Making outcomes like these possible thus requires us to become better at learning how to let go, how to leave behind what no longer serves us, like longstanding grudges. Again, this is something that is far from easy, given that we have long been taught – and have since long come to believe – that this is what we’re supposed to do in situations like this, with more egregious acts being made to bear more severe and more persistent resentment. However, if we’re indeed desirous of moving on to those more perfect worlds we’ve been told so much about, when are we going to make a concerted effort to change our ways to bring about that result? We certainly won’t do so by desperately hanging on to old ideas with our sharpened claws extended, no matter what sense of satisfaction it might provide us in the short term.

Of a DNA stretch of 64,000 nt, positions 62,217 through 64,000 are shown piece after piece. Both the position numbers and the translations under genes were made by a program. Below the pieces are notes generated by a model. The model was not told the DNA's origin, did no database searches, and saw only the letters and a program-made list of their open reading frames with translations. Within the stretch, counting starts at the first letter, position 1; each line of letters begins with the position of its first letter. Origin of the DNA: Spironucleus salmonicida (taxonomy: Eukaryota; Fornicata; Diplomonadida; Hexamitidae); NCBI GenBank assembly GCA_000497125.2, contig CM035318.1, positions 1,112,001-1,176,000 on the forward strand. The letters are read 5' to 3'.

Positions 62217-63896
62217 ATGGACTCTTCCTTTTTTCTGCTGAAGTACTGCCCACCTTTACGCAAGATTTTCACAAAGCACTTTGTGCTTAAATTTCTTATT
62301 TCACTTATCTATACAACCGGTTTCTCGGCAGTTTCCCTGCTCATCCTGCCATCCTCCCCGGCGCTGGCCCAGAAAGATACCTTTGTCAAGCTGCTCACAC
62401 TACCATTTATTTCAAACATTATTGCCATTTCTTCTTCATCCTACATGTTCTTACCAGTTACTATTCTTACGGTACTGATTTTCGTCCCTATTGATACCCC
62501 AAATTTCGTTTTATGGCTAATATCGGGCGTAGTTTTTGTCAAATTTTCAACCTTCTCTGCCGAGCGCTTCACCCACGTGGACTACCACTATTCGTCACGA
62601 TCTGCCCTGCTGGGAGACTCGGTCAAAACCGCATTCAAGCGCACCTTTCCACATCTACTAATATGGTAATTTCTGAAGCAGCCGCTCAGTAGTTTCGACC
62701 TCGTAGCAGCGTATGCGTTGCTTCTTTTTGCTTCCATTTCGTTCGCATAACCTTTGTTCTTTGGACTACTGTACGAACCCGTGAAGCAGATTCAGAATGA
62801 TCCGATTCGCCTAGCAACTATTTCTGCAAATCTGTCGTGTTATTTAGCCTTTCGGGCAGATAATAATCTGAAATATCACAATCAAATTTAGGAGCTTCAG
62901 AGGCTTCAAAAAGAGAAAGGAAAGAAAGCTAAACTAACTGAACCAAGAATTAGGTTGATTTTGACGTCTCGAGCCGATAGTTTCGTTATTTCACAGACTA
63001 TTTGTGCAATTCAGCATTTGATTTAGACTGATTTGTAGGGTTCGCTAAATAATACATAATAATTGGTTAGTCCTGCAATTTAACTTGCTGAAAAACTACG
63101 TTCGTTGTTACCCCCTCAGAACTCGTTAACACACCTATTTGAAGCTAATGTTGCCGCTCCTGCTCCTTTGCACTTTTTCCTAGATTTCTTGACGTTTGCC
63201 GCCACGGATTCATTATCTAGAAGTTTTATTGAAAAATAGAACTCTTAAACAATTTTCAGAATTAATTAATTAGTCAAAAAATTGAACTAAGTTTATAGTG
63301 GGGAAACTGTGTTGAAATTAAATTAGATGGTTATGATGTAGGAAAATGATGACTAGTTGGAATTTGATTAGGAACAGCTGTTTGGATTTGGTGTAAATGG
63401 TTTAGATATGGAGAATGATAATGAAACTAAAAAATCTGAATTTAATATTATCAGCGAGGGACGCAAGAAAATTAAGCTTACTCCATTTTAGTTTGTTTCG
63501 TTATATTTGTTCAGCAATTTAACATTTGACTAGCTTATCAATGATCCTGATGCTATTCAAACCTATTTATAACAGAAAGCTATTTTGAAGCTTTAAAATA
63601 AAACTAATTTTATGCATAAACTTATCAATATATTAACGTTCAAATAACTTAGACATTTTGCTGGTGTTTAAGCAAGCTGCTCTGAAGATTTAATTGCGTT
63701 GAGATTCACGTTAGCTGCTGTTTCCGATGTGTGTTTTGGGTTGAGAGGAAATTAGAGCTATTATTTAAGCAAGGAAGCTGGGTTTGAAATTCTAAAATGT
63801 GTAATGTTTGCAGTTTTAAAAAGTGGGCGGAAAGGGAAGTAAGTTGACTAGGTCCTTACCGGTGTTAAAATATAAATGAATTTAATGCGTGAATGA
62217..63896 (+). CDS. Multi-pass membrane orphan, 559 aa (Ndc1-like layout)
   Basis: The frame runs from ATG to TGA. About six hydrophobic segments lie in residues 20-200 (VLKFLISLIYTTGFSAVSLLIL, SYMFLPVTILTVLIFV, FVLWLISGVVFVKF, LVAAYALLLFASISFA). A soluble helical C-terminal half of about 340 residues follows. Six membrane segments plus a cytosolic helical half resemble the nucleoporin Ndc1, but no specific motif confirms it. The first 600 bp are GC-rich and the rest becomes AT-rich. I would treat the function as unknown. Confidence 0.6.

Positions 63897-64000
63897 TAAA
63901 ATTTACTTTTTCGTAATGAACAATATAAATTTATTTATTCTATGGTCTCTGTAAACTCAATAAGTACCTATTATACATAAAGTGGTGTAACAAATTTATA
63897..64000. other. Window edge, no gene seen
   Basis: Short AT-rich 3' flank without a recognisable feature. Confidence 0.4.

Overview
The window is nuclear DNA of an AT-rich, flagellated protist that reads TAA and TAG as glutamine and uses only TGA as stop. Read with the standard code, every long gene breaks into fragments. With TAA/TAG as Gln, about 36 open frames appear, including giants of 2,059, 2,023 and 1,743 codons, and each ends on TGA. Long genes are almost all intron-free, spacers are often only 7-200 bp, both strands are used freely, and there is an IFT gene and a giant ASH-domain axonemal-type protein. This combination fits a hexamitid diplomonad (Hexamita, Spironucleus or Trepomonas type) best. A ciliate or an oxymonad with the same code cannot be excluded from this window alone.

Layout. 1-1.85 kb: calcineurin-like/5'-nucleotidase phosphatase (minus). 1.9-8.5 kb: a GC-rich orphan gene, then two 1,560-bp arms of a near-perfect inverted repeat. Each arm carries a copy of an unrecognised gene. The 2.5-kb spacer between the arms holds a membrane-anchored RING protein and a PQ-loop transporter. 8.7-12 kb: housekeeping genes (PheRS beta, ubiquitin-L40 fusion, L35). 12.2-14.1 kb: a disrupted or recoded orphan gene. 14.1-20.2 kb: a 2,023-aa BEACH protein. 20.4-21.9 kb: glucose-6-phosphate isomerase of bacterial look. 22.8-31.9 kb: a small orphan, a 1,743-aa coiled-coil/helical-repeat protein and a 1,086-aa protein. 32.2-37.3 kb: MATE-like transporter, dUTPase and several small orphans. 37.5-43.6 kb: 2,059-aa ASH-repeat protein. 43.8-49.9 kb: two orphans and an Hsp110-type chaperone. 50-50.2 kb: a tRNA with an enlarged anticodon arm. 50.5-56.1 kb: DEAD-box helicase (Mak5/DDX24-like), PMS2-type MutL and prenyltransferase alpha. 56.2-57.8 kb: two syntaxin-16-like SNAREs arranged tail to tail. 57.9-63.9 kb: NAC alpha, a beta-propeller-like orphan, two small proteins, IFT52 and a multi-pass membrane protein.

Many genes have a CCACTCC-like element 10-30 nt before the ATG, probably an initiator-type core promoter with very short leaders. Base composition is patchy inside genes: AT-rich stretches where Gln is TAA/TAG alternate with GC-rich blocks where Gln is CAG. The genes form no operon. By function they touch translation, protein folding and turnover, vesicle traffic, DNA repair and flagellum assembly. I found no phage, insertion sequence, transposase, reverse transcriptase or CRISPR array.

If we continue to assert our aspirations to attain something higher for ourselves and our existence but do nothing in our beliefs, acts or deeds to achieve such an outcome, then we’re merely paying lip service to a hollow concept, no matter how much we might contend to the contrary. In light of that, then, if we sincerely want to see this dream fulfilled, at some point we have to swallow our pride, put our money where our mouth is and step up to make these objectives realized. If we don’t, we’ll never progress, and no amount of protesting that the devil made us do it will ever change things.